The ABC Signs New Deal to Secure South Australian Screen Partnership

The ABC Signs New Deal to Secure South Australian Screen Partnership


ABC signs new deal to secure South Australian screen partnership

The ABC Signs New Deal to Secure South Australian Screen Partnership

The ABC has agreed to a partnership with South Australian Film Corporation that will see them invest $5.2m over three years into an ABC-specific fund that promotes screen industry growth and job creation in South Australia.

The network offers a variety of programs, such as dramas, comedies, reality shows and sports. Additionally, it provides news programming.

1. The Good Doctor

ABC has announced a groundbreaking collaboration with the South Australian Film Corporation. Under this arrangement, $5.2 million will be committed over three years to an ABC-specific fund that is intended to spur screen industry development and job creation throughout South Australia.

David Shore's medical drama The Good Doctor, featuring Freddie Highmore as Shaun Murphy (House), premiered in 2017. It stars as a young man with autism and savant syndrome.

He initially struggles to fit in among neurotypical medical students and colleagues at San Jose St. Bonaventure Hospital, but ultimately becomes a valued member of the team.

The Good Doctor often plays it safe, but it also includes some unexpected moments of inclusivity. For instance, the episode "She" featured trans actor Sophie Giannamore who faced off against a transphobic scene for the first time ever on The Good Doctor.

2. The Secret Life of Us

For years, Australia's television dramas focused on police shows or community soaps. But The Secret Life of Us revolutionized that by showing what young Australians really looked like - debuting in 2001 and setting a new standard.

The show focused on a group of twenty to thirty-something friends living in an apartment block in St Kilda, Melbourne. It explored their interpersonal relationships, romantic interests and personal/career development.

Network Ten made a groundbreaking move with this series - it was the first TV show to feature a city setting and moved away from traditional hospital, court and cop shop dramas. Plus, it provided an opportunity for several talented actors, including former child star Claudia Karvan and Samuel Johnson.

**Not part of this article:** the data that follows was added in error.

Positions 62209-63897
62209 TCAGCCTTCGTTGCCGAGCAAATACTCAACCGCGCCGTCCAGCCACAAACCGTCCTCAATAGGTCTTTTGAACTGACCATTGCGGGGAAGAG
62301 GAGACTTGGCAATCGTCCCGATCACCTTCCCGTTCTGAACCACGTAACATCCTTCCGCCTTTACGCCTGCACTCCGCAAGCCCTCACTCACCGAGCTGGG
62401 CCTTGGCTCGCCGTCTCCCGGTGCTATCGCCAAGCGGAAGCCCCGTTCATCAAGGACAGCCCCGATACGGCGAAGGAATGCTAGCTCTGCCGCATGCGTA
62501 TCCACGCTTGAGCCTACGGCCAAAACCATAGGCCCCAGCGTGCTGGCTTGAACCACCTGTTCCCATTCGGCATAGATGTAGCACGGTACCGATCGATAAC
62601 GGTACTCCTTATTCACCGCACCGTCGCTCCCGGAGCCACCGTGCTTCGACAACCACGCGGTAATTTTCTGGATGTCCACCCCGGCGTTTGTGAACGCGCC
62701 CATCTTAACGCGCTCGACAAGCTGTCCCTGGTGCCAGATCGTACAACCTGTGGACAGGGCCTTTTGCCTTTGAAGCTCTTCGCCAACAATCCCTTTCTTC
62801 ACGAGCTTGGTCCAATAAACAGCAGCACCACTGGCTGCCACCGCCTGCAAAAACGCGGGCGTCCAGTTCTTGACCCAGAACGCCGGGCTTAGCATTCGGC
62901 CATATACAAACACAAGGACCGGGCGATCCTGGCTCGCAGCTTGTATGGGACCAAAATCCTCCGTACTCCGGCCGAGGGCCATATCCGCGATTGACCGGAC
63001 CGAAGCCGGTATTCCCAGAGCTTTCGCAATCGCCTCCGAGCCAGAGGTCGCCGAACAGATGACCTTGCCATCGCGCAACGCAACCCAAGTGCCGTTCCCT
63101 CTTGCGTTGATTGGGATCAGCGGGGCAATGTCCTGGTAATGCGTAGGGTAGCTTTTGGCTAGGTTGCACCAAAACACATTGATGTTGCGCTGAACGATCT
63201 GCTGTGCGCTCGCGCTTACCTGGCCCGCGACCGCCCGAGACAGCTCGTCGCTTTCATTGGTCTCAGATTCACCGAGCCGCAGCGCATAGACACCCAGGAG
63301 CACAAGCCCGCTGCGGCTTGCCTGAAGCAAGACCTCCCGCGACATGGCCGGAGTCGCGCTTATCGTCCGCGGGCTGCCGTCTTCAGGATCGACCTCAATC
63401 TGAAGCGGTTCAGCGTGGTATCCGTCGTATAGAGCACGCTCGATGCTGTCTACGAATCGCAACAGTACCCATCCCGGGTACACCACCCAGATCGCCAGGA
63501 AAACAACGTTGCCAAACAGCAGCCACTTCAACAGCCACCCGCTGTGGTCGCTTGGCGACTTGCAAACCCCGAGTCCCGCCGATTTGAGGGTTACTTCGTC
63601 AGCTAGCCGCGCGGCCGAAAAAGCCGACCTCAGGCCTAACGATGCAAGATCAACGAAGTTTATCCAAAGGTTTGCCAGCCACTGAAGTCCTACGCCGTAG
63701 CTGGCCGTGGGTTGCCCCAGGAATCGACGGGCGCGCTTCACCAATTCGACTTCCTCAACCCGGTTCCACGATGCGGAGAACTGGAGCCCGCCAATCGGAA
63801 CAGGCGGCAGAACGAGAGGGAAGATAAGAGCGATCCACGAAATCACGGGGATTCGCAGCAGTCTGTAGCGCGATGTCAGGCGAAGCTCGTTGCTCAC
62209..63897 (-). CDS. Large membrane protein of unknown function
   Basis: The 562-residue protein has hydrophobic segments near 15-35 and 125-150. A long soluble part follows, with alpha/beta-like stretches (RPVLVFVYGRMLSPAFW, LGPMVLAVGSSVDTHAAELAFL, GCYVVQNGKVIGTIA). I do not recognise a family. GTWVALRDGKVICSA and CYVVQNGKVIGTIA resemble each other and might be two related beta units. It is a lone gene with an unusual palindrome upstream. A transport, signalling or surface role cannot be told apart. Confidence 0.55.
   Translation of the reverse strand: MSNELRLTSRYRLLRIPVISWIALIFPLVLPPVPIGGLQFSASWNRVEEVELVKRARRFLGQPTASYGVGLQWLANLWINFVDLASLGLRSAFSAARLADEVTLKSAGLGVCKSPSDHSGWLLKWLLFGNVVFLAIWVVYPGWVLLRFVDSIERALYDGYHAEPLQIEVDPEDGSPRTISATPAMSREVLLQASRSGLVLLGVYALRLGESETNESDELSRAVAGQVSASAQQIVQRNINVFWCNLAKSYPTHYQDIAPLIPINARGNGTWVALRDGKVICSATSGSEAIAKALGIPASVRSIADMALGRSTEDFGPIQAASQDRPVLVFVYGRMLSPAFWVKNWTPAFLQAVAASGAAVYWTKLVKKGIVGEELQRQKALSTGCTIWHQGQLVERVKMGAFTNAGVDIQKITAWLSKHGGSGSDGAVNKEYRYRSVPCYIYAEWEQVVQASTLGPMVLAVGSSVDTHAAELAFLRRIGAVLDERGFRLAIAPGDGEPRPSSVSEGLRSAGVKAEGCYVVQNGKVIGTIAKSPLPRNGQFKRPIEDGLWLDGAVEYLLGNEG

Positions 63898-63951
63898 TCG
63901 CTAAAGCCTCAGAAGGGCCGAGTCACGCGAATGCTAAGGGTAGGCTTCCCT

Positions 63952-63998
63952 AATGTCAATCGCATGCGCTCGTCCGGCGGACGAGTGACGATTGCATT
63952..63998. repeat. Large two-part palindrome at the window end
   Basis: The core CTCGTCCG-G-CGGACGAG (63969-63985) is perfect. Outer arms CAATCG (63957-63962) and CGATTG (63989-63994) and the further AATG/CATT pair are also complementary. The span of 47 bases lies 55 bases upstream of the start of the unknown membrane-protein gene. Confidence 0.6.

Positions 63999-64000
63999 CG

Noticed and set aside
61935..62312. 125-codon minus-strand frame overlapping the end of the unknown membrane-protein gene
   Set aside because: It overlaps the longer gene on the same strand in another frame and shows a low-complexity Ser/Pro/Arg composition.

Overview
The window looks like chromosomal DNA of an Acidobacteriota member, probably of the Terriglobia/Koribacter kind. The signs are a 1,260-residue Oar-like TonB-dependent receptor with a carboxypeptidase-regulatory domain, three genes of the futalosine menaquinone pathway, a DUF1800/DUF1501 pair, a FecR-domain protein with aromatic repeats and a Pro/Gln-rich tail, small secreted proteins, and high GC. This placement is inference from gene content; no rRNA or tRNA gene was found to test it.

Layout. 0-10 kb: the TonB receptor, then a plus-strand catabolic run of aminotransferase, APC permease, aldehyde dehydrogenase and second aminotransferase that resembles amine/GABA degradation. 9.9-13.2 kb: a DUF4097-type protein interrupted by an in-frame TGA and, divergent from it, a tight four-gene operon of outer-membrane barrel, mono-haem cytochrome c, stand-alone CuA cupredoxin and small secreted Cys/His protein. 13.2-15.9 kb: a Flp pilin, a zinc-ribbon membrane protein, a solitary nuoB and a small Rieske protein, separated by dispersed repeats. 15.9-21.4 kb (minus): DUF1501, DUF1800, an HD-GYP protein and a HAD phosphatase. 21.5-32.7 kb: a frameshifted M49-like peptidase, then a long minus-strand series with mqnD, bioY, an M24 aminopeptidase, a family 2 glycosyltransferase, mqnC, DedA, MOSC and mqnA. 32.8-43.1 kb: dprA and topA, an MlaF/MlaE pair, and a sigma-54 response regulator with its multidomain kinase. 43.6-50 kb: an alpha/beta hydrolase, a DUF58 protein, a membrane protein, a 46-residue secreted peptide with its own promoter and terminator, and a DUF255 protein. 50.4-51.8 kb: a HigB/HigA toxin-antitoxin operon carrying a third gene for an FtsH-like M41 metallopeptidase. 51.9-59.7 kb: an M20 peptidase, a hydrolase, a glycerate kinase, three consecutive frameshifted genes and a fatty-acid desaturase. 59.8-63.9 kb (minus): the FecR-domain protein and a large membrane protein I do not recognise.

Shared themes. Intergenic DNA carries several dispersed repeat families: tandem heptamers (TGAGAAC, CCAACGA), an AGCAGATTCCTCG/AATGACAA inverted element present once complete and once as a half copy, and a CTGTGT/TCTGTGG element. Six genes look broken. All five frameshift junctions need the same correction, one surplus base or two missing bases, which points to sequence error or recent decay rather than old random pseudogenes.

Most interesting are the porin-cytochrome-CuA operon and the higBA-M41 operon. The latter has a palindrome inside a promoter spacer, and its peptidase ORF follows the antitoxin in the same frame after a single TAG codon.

3. The Good Fight

If you can get past the cursing and in-the-moment references to current events and real world issues this show frequently tackles (police brutality, racism, identity theft, the collapse of society), The Good Fight is one of the best TV shows in recent years - and does so without feeling lazy or cheap.

This season has been especially thrilling. There have been remarkable standalones, some focusing on Diane-Liz's relationship, as well as shows with an ensemble cast that can easily shift between hilarious to tragic.

What The Good Fight does best is capture that ineffable feeling of trying to make sense of a world that defies logic. I haven't come across another drama that so accurately captures this feeling and beautifully examines it.

4. The Secret Life of Bees

In 1964, fourteen-year-old Lily Owens is haunted by the memory of her mother's passing. When her fierce caregiver Rosaleen is brutalized and jailed, Lily flees with her to Tiburon, South Carolina where she finds refuge among an eccentric group of black beekeeping sisters.

She becomes intrigued by beekeeping, honey production and the Black Madonna as she learns more about these topics. Additionally, she develops a fascination for Zach - an African American beekeeper who assists her in processing honey. As this journey unfolds, so too do her beliefs about race and women's rights.

The Secret Life of Bees is an inspiring debut novel that tackles pressing social issues such as racism and women's rights. Written by Sue Monk Kidd, it earned critical acclaim and became a New York Times bestseller. It has also been adapted into a film and Off-Broadway musical; recommended for readers aged 12+.

5. The Great British Bake Off

The Great British Bake Off is an award-winning UK television series that showcases the skills of amateur bakers. Each week, contestants are given a different baking challenge that grows more difficult as time goes on.

The show's success has inspired many to try baking at home, leading supermarkets to experience dramatic increases in sales of baking ingredients and accessories. Furthermore, Women's Institute memberships have seen a major boost as a result of this exposure.